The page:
United States District Court, D. Nevada
LARRY R. HICKS, District Judge.
Before the Court is Defendant Albert Thomas Wendfeldt's ("Wendfeldt") Motion to Vacate, Set Aside, or Correct Sentence by a Person in Federal Custody Pursuant to 28 U.S.C. § 2255. Doc. #36. The United States filed a Response (Doc. #40), to which Wendfeldt did not reply.
I. Factual Background
On August 10, 2011, Wendfeldt was indicted by a federal grand jury on one count of Possession With Intent to Distribute a Controlled Substance in violation of 21 U.S.C. § 841(a)(1) and 841(b)(1)(A)(viii). Doc. #1. On August 30, 2011, federal public defender Cynthia S. Hahn ("Hahn") was appointed counsel for Wendfeldt. Doc. #11. On February 2, 2012, Wendfeldt withdrew his previous plea of not guilty and entered a plea of guilty. Doc. #20. In the Plea Agreement, Wendfeldt stipulated to the following:
A Nevada Highway Patrol officer conducted a traffic stop of the defendant's vehicle on Interstate 80 on July 11, 2011. After a drug detection dog alerted on the defendant's vehicle, a search warrant was obtained for the vehicle. During a search of the vehicle trunk, the officer found approximately 65 grams of actual methamphetamine and three firearms. These items were found in locked containers.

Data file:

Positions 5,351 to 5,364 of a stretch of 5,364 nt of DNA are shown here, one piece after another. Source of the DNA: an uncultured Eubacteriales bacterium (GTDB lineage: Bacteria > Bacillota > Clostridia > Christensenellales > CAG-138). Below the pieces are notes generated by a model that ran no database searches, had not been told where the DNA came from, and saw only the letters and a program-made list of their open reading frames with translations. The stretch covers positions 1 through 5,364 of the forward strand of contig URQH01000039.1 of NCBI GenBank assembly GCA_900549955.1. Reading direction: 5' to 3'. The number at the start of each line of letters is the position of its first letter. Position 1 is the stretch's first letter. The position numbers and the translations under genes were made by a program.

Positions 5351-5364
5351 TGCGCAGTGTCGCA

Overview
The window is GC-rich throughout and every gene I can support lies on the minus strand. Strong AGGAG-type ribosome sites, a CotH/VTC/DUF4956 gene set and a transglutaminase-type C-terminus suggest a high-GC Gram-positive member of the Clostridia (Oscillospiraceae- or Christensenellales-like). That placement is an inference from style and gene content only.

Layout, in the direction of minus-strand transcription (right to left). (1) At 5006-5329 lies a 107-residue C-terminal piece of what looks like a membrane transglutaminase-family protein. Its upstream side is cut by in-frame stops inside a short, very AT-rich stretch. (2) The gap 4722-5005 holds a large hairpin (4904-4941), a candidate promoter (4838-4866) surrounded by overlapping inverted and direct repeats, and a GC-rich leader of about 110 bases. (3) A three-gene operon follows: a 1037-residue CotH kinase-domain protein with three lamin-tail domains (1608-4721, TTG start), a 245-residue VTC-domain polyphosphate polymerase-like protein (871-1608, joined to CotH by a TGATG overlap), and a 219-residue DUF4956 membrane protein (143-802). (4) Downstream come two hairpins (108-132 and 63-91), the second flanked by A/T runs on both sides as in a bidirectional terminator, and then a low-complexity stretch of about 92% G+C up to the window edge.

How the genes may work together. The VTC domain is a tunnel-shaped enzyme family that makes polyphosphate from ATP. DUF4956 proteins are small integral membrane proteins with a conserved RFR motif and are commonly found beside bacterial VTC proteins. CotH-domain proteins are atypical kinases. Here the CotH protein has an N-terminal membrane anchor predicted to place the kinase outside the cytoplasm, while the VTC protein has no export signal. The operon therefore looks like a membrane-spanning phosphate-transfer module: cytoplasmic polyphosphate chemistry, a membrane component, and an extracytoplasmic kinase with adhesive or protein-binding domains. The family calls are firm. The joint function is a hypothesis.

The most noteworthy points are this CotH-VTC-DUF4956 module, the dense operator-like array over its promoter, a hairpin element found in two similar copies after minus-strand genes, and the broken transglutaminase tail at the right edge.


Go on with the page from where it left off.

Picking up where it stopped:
Doc. #21, p. 5. On May 11, 2012, the Court entered judgment against Wendfeldt and sentenced him to a mandatory minimum of 120 months' imprisonment to be followed by five years' supervised release. Doc. #26.
On April 22, 2013, Wendfeldt, acting pro se, timely filed the present Motion to Vacate, Set Aside, or Correct Sentence by a Person in Federal Custody Pursuant to 28 U.S.C. § 2255 before the Court. Doc. #36. Pursuant to the Court's May 9, 2013 Order (Doc. #38), the United States filed a Response on June 24, 2013. Doc. #40.
II. Legal Standard
Pursuant to 28 U.S.C. § 2255, a prisoner may move the court to vacate, set aside, or correct a sentence if "the sentence was imposed in violation of the Constitution or laws of the United States, or... the court was without jurisdiction to impose such sentence, or... the sentence was in excess of the maximum authorized by law, or is otherwise subject to collateral attack." 28 U.S.C. § 2255; 2 Randy Hertz & James S. Liebman, Federal Habeas Corpus Practice and Procedure § 41.3b (5th ed. 2005). In his Motion, Wendfeldt asserts three grounds for relief:
(1) conviction obtained by use of coerced confession; (2) conviction obtained by use of evidence gained pursuant to an unconstitutional search and seizure; and (3) denial of effective assistance of counsel. See Doc. #36, pp. 13-14.
A. Use of Coerced Confession
Wendfeldt may not collaterally challenge his sentence on this ground because he expressly waived his right to do so in the plea agreement, which provides:
The defendant waives all collateral challenges, including any claims under 28, United States Code, Section 2255, to his conviction, sentence and the procedure by which the Court adjudicated guilt and imposed sentence, except ...